Modeling UI for automated GUI testing

If you’ve been following my blog recently then you’re already familiar with the name Zombie and that it’s based on this patent. The part that I’m going to touch on in this post is relates to this sentence from the “Summary of the Invention”:

"The system includes a Generic Element Models (GEMs) library,
Application-specific Testing Models (ATMs), a Resource Database, one or
more Model Generators..."

Like VCL one of the most powerful features of Zombie is its set of core GEM classes. A GEM is a class that provides the ability to inspect its VCL counterpart at runtime using RTTI as well a mechanism similar to class helpers as well as interact with the component via the mouse and keyboard. However, just like individual VCL components GEMs really aren’t all that useful unless you combine them just like you do when you drop VCL components onto the form designer. Since GEMs have no visual representation themselves we turn to model generators to do the heavy lifting and produce classes that mirror entire VCL Forms using various GEMs to represent the components on the form. Here is an example of a simple VCL form and what a model for it might look like:

type
TMyForm = class(TForm)
MessageText: TLabel;
Yes: TButton;
No: TButton;
Cancel: TButton;
end;
type
TMyFormModel = class(TBaseDlg)
MessageText: TLabelGem;
Yes: TButtonGem;
No: TButtonGem;
Cancel: TButtonGem;
constructor Connect; override;
procedure Init; override;
end;

Given the above model you could use it as follows:

var
AMyFormModel: TMyFormModel;
begin
AMyFormModel := TMyFormModel.Connect;
try
Writeln(AMyFormModel.MessageText.Caption);
AMyFormModel.Yes.Click;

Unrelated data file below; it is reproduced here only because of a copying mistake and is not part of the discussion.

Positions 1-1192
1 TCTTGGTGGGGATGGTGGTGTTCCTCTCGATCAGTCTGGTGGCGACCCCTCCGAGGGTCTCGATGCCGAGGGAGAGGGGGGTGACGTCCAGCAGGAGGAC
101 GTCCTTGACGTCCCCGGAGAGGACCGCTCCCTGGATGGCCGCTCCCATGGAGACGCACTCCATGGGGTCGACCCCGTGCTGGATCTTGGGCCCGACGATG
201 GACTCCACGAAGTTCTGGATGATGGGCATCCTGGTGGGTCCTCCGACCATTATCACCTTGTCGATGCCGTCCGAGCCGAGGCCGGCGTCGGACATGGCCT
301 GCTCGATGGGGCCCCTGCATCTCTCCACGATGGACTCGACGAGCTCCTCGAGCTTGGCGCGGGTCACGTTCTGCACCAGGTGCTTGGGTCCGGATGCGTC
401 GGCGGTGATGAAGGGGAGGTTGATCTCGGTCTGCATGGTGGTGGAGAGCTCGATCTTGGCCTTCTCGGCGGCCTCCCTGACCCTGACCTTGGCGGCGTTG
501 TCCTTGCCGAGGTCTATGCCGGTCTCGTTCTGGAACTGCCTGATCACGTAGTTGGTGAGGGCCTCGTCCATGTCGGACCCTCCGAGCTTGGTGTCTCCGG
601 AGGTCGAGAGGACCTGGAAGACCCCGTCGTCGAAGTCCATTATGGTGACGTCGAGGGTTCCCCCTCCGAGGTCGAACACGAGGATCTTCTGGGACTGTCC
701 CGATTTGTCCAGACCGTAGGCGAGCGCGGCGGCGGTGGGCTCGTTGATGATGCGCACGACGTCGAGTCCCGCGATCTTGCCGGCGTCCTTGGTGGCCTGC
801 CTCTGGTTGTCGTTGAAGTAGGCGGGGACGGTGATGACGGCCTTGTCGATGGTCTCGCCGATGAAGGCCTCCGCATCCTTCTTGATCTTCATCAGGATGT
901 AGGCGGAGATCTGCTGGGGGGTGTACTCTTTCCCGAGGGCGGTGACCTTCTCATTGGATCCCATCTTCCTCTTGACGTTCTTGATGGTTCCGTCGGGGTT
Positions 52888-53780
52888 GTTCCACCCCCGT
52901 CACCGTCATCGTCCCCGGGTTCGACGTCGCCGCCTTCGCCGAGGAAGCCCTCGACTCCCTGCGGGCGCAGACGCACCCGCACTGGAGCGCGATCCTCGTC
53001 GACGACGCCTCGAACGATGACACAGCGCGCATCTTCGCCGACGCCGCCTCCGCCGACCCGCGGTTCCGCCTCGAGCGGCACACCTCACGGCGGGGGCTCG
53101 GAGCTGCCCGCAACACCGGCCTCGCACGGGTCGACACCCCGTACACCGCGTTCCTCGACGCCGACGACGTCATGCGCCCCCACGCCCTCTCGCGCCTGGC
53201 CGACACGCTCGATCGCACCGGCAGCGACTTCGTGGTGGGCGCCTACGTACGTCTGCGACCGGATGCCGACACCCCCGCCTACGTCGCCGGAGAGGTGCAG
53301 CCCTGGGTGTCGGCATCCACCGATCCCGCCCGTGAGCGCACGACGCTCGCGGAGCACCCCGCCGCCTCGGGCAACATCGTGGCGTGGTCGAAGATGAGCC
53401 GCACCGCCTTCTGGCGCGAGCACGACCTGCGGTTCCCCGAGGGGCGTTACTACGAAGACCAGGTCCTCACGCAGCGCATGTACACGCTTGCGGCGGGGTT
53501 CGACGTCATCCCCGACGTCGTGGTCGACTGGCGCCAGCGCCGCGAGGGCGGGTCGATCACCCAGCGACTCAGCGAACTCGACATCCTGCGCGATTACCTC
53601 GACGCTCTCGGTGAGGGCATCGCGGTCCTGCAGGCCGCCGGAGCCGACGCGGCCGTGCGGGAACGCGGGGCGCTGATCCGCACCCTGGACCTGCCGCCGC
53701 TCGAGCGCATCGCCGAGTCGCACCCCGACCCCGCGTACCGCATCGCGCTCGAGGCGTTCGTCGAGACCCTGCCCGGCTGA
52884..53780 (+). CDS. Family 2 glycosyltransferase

finally
AMyFormModel.Free;
end;
end;

This example illustrates the inspect capabilities of a GEM with code like MessageText.Caption as well as the automation capability using methods like Yes.Click where the click method internally inspects the size and location of the button and correctly determines where mouse down/up events need to occur to execute a mouse click. The implication here is that models are resolution independent and therefore suites written with Zombie can run on any resolution which is exactly the case.

We use a model generator for the IDE which generates roughly 1000 models of various forms/frames from DFMs used throughout the product. These models reflect any Visual Form Inheritance used within the forms and therefore provide a deep toolbox for suite developers to leverage and drive nearly all aspects of the IDE.

3 thoughts on “Modeling UI for automated GUI testing

  1. Wow, I’ve been searching for something just like this for ages. So… Is Zombie ever going to be available beyond the walls of Borland? If not, could you give a quick rundown of why not, and what our alternatives are to getting something like Zombie going (without the 5 years R & D)?
    Cheers.

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